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Study aims to identify genetics contributing to PTSD, substance use

November 4, 2015
by Julia Brown, Associate Editor
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According to new data, recently deployed National Guard members and Reservists are returning stateside with a higher prevalence of post-traumatic stress disorder (PTSD), traumatic brain injury, depression and substance abuse compared to active duty soldiers. However, they typically return to civilian life without any mental health assessments or treatment.

In order to provide better post-trauma treatment for these service members, a new Geisinger study aims to identify which specific genetic factors contribute to a higher risk of these post-discharge conditions.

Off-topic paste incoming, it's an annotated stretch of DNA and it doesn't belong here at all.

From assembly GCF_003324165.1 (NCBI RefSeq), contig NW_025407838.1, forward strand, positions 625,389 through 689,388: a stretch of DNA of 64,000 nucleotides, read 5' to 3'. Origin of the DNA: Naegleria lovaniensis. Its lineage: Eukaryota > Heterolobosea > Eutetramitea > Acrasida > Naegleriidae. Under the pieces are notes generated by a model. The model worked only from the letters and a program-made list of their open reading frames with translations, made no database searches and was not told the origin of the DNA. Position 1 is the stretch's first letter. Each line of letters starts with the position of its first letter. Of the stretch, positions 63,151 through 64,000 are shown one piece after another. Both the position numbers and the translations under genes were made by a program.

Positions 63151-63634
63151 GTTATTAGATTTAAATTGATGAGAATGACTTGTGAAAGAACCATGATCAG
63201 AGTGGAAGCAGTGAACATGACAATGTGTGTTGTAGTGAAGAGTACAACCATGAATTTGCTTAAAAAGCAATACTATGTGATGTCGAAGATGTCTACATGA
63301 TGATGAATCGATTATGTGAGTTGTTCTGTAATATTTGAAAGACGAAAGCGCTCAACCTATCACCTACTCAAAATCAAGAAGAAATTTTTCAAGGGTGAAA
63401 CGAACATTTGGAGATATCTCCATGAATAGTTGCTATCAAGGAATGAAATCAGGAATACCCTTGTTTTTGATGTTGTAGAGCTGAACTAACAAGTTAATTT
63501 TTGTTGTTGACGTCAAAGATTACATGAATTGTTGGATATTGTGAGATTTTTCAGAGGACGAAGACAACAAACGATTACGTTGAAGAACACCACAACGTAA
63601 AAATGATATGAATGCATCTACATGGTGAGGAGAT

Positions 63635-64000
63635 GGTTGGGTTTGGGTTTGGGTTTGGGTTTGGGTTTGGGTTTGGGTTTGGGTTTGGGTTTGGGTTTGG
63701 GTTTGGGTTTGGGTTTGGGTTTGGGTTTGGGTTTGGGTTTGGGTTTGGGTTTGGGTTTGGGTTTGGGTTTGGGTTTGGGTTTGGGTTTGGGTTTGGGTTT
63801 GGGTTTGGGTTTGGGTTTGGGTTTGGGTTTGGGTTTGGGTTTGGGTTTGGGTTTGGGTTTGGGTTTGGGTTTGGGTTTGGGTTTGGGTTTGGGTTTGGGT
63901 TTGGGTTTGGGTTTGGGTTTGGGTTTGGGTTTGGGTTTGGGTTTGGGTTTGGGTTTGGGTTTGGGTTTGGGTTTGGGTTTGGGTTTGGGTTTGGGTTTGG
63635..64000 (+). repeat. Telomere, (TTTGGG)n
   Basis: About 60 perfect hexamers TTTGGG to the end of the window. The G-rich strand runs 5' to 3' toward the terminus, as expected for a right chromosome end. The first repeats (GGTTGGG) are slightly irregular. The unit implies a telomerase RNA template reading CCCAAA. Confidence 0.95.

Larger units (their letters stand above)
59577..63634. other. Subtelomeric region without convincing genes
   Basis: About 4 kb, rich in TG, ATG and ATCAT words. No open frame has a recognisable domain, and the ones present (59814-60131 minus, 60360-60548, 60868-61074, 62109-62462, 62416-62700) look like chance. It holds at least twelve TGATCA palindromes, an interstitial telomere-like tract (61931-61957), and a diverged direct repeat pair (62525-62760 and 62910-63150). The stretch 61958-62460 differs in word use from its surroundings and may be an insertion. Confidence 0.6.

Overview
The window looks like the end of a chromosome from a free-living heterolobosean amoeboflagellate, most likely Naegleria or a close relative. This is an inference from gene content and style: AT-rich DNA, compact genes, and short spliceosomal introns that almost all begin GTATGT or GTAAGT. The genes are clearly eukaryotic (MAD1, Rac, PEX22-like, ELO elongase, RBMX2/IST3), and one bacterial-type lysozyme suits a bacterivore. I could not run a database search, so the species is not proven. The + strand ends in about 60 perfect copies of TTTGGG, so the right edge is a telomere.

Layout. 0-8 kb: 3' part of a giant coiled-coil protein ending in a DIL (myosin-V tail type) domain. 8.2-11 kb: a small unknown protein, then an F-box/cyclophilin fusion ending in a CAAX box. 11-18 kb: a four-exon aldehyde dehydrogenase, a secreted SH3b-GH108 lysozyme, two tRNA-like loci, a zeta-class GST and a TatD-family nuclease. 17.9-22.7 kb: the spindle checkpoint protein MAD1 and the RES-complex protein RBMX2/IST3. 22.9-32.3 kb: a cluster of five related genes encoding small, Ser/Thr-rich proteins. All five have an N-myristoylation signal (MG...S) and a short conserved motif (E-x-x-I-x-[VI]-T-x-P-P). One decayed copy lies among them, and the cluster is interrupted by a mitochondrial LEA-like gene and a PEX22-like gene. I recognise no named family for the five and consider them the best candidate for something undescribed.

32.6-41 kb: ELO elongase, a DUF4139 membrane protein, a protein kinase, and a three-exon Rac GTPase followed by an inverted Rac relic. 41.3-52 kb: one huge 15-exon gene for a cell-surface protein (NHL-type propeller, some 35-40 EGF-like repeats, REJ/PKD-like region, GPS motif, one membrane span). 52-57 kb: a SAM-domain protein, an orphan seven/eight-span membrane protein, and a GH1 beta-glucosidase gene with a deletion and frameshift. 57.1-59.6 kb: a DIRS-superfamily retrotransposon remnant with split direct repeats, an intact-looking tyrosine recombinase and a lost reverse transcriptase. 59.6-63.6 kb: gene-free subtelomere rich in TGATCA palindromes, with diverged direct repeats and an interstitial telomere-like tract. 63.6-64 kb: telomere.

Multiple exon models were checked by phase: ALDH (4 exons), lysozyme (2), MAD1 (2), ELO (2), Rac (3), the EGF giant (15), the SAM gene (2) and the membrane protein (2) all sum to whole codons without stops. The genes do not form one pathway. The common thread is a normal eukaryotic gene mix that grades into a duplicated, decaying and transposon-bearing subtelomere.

Led by Joseph Boscarino, Ph.D., M.P.H., senior scientist with the Geisinger Center for Health Research and a U.S. Army combat veteran, the study looks at the mental health and substance abuse risk factors in the National Guard and Reservists seen in non-Veterans Affairs healthcare facilities.

"Generally we've found that individuals with 'at risk' genes are more likely to develop PTSD,  depression and substance abuse, especially when associated with a higher exposure to traumatic events or greater exposure to childhood adversity," Boscarino explained in a press release. Screening these individuals for genetic factors may lead to better post-trauma treatment through genetic counseling, he added.

Boscarino’s national team has developed a tool for predicting PTSD following traumatic incidents.

"Until now, there hasn't been an easy-to-use tool to help clinicians rapidly identify PTSD in patients in routine practice or after a traumatic event," he said. "We think we have a basic tool that can quickly identify PTSD cases and facilitate appropriate therapy.”

The study is being funded through a Community Partners in Mental Health Research Award by the Department of Defense, Defense Health Program, Psychological Health/Traumatic Brain Injury Research Program. 

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